Not much happens as I sit there absorbing the soft office sounds and the smell of Lily and Lorelai’s fries. A kid comes in and presents a solid case for getting his phone back. Another kid walks through and almost makes it out before getting called back to pull his pants up. It’s a surprisingly respectful interaction on both sides. I think I watch too many movies. At 11:30 Office Lady glances over and looks surprised that I’m still there where she left me.
“Oh, you can go ahead and go,” she says. “Down the hall and then left all the way to the end.”
Oh, pshh, I wasn’t waiting for you to dismiss me.. or anything.. “Ok, thank you!”
Two security guards are walking toward me in the hall. I shift my Wendy’s bag down so that my thoughtfully-placed sticker is visible.
Smile! They’re people! I smile. They smile.
Whew. So far, so good.
Jody. You’re not a terrorist. You’re, like, really here to eat lunch with your kids. Who are you, Mr. Bean in the airport?
The cafeteria is huge and completely empty when I reach it. I choose an end table and sit down. A lunch lady spots me and comes over.
“Ma’am, are you you here to eat with your child?
Me: “Yyyes.” Sure.
Lunch lady: “Ok, well, visitors can only be over there on the blue wall.”
Me: “Oh, ok! Sorry! Got it!”
The blue wall is on the far side of the cafeteria with three tables in front of it. I don’t think these tables get cleaned as often as the others. Kids start coming in. There are some tiny ones and some huge ones. I think middle school has the biggest size variance of all. The runts are still runty and the early bloomers are gettin’ after it. After a while I see Lily come in with a posse. She sees me and rushes over. “I went to the office to see if you were in there because I wasn’t sure if you knew where to go!” she gasps.
I feel oddly comforted that this petite, popular seventh grader is looking out for me. We all sit down at the sequestered crumby tables and I’m glad she’s ok enough with me to have her friends around.
I’m also glad that I saved my bacon McDouble. (I know, I know, it’s a Junior Bacon Cheeseburger. My brother-in-law gets a kick out of ordering things by the wrong name at fast food places. He’ll ask for a Blizzard at McDonald’s, a McFlurry at Sonic. Just to see what they do.) I’m pretty decent at talking to human beings of all ages, but this is middle school and sometimes it’s nice to have the excuse of a full mouth. Lorelai walks in and joins us. She has never acted so happy to see me in her life. I must have done okay on the outfit. Lily introduces their friends, who all have first names that sound like last names.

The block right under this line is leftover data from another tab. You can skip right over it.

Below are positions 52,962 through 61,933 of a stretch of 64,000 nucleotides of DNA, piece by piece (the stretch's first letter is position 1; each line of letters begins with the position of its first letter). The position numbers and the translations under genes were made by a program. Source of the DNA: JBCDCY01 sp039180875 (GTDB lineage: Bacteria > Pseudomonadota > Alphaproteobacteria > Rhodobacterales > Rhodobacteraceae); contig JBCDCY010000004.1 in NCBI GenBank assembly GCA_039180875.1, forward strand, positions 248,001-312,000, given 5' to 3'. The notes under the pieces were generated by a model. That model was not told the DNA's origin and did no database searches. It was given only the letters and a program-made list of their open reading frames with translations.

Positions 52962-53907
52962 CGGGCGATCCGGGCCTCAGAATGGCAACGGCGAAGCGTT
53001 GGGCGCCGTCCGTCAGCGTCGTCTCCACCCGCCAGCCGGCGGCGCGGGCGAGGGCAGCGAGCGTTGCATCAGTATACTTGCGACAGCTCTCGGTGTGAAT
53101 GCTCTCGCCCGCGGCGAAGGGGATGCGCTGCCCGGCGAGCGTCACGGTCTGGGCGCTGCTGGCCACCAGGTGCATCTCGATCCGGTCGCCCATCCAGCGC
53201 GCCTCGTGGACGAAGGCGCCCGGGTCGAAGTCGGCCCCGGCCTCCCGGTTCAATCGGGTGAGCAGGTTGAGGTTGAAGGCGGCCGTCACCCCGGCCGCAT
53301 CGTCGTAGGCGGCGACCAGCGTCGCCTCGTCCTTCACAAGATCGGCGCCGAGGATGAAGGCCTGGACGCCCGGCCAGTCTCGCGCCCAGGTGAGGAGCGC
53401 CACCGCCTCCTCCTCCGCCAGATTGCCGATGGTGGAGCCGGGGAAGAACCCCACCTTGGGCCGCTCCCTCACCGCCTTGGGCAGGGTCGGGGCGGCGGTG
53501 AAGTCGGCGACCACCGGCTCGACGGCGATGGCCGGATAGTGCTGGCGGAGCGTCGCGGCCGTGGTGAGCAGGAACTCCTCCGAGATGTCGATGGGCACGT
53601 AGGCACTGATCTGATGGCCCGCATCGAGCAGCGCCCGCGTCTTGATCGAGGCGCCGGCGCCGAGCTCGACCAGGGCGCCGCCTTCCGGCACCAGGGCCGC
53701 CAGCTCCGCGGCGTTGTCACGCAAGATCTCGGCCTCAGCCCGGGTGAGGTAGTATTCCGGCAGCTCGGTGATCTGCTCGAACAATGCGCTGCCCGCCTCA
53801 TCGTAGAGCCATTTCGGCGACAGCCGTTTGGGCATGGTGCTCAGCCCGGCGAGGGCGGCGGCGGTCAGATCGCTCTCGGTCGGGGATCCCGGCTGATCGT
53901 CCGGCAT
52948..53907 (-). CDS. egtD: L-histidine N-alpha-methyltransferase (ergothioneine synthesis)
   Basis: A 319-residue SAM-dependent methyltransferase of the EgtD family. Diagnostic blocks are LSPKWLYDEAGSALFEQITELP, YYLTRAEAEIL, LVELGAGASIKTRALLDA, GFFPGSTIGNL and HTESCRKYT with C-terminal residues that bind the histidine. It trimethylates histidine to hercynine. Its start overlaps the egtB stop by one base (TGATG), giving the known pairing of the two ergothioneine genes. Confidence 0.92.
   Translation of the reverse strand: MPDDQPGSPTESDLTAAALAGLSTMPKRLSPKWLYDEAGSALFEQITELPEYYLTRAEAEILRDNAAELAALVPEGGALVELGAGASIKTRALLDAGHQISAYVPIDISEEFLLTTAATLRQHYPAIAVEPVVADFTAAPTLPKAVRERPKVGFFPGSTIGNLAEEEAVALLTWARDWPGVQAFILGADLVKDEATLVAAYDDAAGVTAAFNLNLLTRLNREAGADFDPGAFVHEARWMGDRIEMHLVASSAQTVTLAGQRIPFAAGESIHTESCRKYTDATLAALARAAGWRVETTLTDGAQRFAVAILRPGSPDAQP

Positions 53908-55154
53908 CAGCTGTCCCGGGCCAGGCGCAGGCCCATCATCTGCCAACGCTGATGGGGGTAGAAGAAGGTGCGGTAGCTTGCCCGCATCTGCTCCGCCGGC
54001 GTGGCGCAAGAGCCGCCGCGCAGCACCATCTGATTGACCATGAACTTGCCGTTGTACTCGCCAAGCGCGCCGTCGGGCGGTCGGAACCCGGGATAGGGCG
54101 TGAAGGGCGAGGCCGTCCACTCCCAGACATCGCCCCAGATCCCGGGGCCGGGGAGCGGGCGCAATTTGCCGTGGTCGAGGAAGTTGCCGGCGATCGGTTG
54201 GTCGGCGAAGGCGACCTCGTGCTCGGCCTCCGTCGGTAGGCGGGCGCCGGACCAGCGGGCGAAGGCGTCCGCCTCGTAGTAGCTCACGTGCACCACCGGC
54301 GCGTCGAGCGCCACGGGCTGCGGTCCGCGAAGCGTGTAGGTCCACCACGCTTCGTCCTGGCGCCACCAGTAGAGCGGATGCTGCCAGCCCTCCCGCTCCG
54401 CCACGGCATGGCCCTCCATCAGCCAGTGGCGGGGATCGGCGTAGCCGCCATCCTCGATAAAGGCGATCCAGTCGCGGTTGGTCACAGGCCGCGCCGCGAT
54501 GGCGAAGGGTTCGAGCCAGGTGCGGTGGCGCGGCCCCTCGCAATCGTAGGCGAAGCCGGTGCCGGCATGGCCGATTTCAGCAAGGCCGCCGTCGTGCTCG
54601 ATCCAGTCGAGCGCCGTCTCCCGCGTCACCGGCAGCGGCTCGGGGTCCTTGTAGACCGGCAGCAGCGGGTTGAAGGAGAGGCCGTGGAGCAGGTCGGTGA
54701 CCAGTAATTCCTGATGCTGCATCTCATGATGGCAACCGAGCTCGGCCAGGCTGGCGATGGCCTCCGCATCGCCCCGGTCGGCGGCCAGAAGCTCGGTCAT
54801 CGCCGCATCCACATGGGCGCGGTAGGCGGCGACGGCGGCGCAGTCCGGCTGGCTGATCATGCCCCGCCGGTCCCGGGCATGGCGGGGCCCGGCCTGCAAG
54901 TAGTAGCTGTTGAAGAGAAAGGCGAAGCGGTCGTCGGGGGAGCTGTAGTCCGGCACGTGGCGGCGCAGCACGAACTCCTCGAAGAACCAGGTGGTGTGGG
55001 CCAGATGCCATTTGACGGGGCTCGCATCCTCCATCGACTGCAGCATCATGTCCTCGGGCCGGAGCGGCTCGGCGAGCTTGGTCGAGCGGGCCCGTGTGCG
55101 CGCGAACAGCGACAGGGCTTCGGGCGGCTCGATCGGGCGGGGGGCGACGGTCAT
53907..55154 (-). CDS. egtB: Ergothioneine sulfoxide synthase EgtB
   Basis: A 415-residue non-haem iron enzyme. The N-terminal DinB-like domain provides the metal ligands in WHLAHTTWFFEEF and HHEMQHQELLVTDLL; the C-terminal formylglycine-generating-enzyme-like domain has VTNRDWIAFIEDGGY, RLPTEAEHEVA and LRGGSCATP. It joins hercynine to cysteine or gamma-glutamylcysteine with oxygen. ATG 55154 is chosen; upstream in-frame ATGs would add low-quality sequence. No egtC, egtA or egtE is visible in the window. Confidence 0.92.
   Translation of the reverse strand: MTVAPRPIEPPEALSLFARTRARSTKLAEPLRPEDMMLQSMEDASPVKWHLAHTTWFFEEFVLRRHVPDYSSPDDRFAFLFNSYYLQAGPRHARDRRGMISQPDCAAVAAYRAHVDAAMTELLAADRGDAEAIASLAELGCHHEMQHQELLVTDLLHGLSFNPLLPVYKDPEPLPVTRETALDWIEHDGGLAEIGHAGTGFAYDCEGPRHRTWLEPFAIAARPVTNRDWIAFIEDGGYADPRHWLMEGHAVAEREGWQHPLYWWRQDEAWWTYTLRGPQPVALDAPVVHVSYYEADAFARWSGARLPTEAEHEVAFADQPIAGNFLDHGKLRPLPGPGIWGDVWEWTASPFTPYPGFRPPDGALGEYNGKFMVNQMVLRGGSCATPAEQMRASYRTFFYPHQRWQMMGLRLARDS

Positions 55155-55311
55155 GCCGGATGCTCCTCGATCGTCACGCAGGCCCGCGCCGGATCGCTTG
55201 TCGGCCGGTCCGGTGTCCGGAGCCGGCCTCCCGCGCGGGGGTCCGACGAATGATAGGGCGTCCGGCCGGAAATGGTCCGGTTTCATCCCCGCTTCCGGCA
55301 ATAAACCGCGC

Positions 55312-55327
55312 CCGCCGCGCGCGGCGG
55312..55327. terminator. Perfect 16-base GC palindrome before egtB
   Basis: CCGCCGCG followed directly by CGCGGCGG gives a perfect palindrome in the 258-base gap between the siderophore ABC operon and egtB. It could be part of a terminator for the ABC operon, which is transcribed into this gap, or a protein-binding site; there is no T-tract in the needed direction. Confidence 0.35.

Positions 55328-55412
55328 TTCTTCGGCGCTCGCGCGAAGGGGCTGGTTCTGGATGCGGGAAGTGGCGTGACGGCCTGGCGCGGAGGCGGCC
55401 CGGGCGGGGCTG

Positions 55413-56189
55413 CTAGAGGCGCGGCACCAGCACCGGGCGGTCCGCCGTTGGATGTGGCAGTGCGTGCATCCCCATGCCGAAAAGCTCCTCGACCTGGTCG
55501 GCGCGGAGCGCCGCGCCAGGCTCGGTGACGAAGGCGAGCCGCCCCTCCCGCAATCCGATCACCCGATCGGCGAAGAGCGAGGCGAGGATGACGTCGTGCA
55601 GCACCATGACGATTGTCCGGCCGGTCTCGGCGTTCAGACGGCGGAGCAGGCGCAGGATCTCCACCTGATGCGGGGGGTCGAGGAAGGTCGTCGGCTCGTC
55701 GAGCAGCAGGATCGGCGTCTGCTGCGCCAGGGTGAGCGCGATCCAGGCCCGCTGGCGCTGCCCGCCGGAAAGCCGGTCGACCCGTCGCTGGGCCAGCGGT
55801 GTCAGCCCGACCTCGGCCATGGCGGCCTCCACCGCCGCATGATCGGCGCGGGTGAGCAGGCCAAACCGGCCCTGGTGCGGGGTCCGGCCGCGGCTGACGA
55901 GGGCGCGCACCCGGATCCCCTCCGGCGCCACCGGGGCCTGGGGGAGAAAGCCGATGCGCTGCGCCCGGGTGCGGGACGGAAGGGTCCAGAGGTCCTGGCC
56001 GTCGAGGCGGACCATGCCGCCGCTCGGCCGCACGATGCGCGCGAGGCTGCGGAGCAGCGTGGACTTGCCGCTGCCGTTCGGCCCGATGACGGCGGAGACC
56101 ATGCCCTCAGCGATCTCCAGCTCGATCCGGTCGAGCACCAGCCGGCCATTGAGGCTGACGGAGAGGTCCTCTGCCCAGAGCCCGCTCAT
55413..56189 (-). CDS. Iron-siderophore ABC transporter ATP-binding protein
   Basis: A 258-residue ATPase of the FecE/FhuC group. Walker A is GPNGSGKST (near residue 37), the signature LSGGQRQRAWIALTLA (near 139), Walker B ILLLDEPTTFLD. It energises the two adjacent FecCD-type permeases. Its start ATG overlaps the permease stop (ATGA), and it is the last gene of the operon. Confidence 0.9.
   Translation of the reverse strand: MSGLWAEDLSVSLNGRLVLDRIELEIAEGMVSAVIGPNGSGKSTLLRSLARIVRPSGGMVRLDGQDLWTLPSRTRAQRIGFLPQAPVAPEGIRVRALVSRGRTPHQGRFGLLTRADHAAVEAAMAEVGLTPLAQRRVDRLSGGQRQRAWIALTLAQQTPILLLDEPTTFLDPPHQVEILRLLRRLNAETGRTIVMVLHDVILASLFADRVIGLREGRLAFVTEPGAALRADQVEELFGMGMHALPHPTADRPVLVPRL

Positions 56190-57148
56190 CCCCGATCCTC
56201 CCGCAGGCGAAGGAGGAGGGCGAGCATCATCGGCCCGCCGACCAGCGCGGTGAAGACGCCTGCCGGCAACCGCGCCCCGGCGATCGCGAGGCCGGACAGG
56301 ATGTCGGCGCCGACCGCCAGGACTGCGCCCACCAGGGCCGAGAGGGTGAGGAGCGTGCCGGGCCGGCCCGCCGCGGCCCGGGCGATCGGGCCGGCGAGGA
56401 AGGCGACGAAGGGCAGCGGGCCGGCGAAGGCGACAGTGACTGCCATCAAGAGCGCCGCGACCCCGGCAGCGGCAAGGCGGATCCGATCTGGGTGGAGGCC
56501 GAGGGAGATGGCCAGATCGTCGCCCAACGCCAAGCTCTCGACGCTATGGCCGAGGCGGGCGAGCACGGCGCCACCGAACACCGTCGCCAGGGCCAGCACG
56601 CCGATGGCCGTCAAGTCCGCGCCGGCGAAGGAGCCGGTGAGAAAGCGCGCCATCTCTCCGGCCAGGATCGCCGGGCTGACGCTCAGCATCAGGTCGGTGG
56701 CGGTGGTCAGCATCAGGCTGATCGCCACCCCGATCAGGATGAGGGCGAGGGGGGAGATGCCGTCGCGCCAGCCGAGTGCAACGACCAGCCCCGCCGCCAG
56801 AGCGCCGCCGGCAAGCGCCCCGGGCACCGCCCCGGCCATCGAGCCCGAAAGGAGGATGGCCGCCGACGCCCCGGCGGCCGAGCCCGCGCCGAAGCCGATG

“..and this is Peyton. She’s a twin. I’m close with both of them but I’m closest with her. Ya know. And Timothy is..” She twists around to check through the masses of kids. “He sits on the first row. I’ll show him to you later. He’s like so nerdy but he’s so cool. That tall guy in the red shirt is soooo annoying-”
Peyton: “Yeah, but he’s pretty funny.”
Lily: “Yeah, he’s pretty funny I guess. I don’t know. He’s cool but I don’t like him.”
I accidentally make eye contact with a girl across the table just as she’s saying “she’s such a bi-“. She cuts herself off and looks worried and embarrassed. Because I’m a grownup. I look away and let her recover.
We talk about what they usually eat for lunch at school and how it’s almost summer and how volleyball tryouts are going. Lorelai barely touches her fries so I eat them all. Since I didn’t have any.
“You know, this is my first time ever in a middle school,” I confess to Lily.
We go outside. There are kids standing around in little groups everywhere. There are a few boys racing each other out on the grass and Lily points Timothy out to me. I ask her what all the different groups are and she tells me what she knows. I ask her what group she would be in if I weren’t there. She thinks about it.
“I’m sort of a prep, I guess,” she says. “But I’m friends with a lot of people.”
I tell her I better go so she can make her rounds. She hugs me quick and says thanks for coming and means it. I walk back through the cafeteria, sign out in the office, smile at Office Lady, take off the cardigan and hike the five miles to my parking spot. I can breathe easy again, but my truck still smells like chicken sandwiches.